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Day 5 – Jars of Clay

Whether we feel ready or not, the Lord doesn’t wait until we have it all together before He puts us to work. If He really does choose the foolish things of the world to shame the wise, then I must have looked pretty foolish when I started in ministry! In those days the delivery of my message was unpolished, and I sang the same songs over and over again using only background tracks, a keyboard, and a violin.

Even in those humble beginnings, though, I began to dream about what God could do through me. I remember asking myself what I would regret not doing if I had only one year left to live. I then remembered a picture I had made in ninth-grade social studies class. It was the cover of a report about Ireland simply crafted from construction paper. Decorated with pictures cut from one of my father’s National Geographic magazines (without him knowing, of course!), this faded green memento was the physical representation of a childhood dream.

As a little girl, I was enchanted by the cultures of Great Britain and Ireland. I could even imagine myself being there when I saw pictures of those fascinating, faraway lands. As I thought about the rest of my life, I knew that something within would mourn if I lived life and never set foot on those islands across the pond. So, on a three-by-five card I wrote the words, “Ministry in England, Ireland, Scotland, and Wales,” and for the next three years I carried that card with me everywhere I went! Eventually it became worn and tattered, but as impossible as this dream seemed, I continued to pray daily that God would make a way for it to become reality.

Then out of the blue one day I received an e-mail from some Christian musicians in England who had heard my music. They learned of my heart for their nation and invited me to come share His love with the British people. So after three years of praying, waiting, and believing the words on my card, I packed my bags for London with a violin on my back and a seventy-pound keyboard in tow!

One of my first concerts in England was in a small church in the city of Coventry. This city had been bombed into utter devastation during World War II and had a high rate of homelessness, drug addiction, alcoholism, and suicide. On the day of my performance, the church took a van into the city and picked up homeless men and women by offering them a meal if they would attend the concert. So that night I found myself on a tiny stage facing a reluctant audience that smelled faintly of alcohol and not so faintly of body odor!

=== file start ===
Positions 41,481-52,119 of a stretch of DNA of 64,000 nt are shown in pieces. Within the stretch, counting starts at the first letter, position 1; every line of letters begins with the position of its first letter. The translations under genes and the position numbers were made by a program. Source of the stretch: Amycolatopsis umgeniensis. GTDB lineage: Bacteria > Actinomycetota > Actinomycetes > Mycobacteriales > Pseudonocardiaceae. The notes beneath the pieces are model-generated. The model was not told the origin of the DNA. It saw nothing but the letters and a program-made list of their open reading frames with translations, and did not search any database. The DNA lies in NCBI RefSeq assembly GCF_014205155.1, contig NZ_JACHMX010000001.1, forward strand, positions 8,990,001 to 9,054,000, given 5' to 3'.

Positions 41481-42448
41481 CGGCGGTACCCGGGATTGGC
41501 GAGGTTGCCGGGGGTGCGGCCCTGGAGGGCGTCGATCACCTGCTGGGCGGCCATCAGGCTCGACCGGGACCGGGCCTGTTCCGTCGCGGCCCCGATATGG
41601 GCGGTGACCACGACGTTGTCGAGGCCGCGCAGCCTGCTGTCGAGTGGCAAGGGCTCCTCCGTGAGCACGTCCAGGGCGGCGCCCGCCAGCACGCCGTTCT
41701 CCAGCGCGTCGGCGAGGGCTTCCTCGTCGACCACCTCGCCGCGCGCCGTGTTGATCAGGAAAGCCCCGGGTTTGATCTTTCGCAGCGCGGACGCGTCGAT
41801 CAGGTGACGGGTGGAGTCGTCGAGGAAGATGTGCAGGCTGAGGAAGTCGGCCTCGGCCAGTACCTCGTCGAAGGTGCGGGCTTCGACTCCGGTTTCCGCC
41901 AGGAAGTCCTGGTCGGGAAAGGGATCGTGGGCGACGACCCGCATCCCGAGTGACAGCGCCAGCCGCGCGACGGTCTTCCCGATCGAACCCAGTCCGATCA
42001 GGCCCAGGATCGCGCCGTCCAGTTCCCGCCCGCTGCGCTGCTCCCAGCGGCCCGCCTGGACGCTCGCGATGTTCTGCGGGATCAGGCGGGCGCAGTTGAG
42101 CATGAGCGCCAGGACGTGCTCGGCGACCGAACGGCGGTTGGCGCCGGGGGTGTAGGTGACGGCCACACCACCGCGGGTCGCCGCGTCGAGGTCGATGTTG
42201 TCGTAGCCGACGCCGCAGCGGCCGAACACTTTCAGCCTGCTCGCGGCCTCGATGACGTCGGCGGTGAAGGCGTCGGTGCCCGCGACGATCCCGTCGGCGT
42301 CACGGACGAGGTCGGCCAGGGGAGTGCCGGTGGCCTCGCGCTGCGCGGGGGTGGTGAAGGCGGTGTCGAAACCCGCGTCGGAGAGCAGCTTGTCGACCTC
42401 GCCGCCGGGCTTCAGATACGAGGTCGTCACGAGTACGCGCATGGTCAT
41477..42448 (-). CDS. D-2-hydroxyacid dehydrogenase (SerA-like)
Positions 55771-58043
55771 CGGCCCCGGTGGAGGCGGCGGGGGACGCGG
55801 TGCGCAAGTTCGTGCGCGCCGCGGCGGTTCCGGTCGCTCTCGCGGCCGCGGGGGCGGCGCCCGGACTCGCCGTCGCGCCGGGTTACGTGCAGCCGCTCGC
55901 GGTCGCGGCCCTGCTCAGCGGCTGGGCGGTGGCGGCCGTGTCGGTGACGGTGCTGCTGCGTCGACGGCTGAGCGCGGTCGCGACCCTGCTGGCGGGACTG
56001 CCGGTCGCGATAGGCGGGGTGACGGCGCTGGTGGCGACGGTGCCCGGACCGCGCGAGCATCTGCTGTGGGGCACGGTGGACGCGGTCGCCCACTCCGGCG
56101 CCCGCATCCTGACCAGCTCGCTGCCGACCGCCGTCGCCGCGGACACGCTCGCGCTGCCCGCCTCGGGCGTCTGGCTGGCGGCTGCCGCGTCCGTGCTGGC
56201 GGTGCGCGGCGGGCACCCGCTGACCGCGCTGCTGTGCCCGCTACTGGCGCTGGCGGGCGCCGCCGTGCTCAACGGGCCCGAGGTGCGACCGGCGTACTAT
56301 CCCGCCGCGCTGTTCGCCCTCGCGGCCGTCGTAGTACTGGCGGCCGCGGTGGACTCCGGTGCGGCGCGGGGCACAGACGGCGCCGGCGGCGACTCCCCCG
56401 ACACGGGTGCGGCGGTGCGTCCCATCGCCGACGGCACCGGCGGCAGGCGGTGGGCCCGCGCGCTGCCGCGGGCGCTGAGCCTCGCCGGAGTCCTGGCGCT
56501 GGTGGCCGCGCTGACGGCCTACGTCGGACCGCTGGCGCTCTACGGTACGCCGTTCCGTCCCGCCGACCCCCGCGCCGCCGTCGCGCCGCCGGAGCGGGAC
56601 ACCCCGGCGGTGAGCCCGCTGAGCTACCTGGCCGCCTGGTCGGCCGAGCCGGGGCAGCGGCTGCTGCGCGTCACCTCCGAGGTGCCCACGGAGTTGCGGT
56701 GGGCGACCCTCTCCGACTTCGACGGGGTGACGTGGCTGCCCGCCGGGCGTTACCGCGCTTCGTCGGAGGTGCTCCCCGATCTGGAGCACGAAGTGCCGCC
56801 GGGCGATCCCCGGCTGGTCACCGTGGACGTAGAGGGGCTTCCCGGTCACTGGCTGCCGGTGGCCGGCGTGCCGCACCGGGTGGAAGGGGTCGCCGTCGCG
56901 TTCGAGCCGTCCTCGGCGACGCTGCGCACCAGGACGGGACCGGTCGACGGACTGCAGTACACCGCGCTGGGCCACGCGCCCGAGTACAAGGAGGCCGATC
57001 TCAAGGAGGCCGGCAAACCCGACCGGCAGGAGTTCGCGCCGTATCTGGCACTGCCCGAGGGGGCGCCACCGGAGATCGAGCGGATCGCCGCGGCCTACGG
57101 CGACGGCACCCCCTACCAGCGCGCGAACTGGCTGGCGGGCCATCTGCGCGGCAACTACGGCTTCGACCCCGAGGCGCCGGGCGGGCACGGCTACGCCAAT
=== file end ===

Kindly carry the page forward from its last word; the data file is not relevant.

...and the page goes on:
However, the atmosphere of the room changed when I picked up the violin and began to play. A hush fell across the audience, and tears flowed freely. A man sitting in the front row stared intently at me and was first in line for prayer when the music finally ended. “I’ve been an atheist my whole life, but something happened tonight. I don’t understand it, but somehow I know God is real!” he said. This man had come only for a meal but received so much more! He gave his heart to the Lord that night and was given a new life.

Next in the prayer line was a man and his twelve-year-old daughter. He explained that she was losing her hearing and the doctors were baffled. Speaking on her behalf, he emphatically stated, “She believes that Jesus will heal her if you pray.”

I remember thinking to myself, Well, that’s probably not going to happen, but people are watching. How can I refuse to pray for her? So I placed my hands on the girl’s ears and asked the Lord to touch her through me. As I prayed, it felt like a million volts of electricity passed through us, causing me to fall backward and land on the floor!

Astonished, I stood up and exclaimed, “Get away from me! . . . I am a sinful woman. I am not worthy!” Later I remembered that Peter had uttered something similar when he realized he was in the presence of Jesus, the Christ (see Luke 5:8). At that moment there was such intense holiness around the girl that I knew she had been healed.

Several weeks later her parents e-mailed me verification from the doctors showing that, indeed, her hearing had been restored. Absolutely no one was more surprised by her healing than me! If God could perform miracles through my hands, surely He could use anyone. That night the Lord used a broken lady to shine His healing power into broken lives in a broken city. All He asked of me was to show up and be willing.

For God, who said, “Let light shine out of darkness,” made his light shine in our hearts to give us the light of the knowledge of God’s glory displayed in the face of Christ.

But we have this treasure in jars of clay to show that this all-surpassing power is from God and not from us. (2 Cor. 4:6–7 NIV)

The Greek word for the phrase “jars of clay” in this passage is the word ostrakinos, which describes the most common everyday pottery used in that society. Often unglazed, it was full of imperfections and of little value. Yet ordinary vessels are the very ones God chooses to use. The Lord delights in bringing His glory through broken people who know they are nothing without Him. When we give ourselves to the Lord just as we are, He will use us to bring His light into the darkest of places.

Father, I offer myself to You just as I am. Bring Your light into my darkness that You might bring Your light through my darkness! Use my jar of clay to display Your glory today. In Jesus’ name, amen.

  1. Moses was a murderer, David was an adulterer and a murderer, and Gideon was a coward. Why does God delight in using people who have failed miserably?
  2. What does poor in spirit mean to you? What is the difference between humility and low self-esteem?
  3. How can we become vessels that God will use more effectively?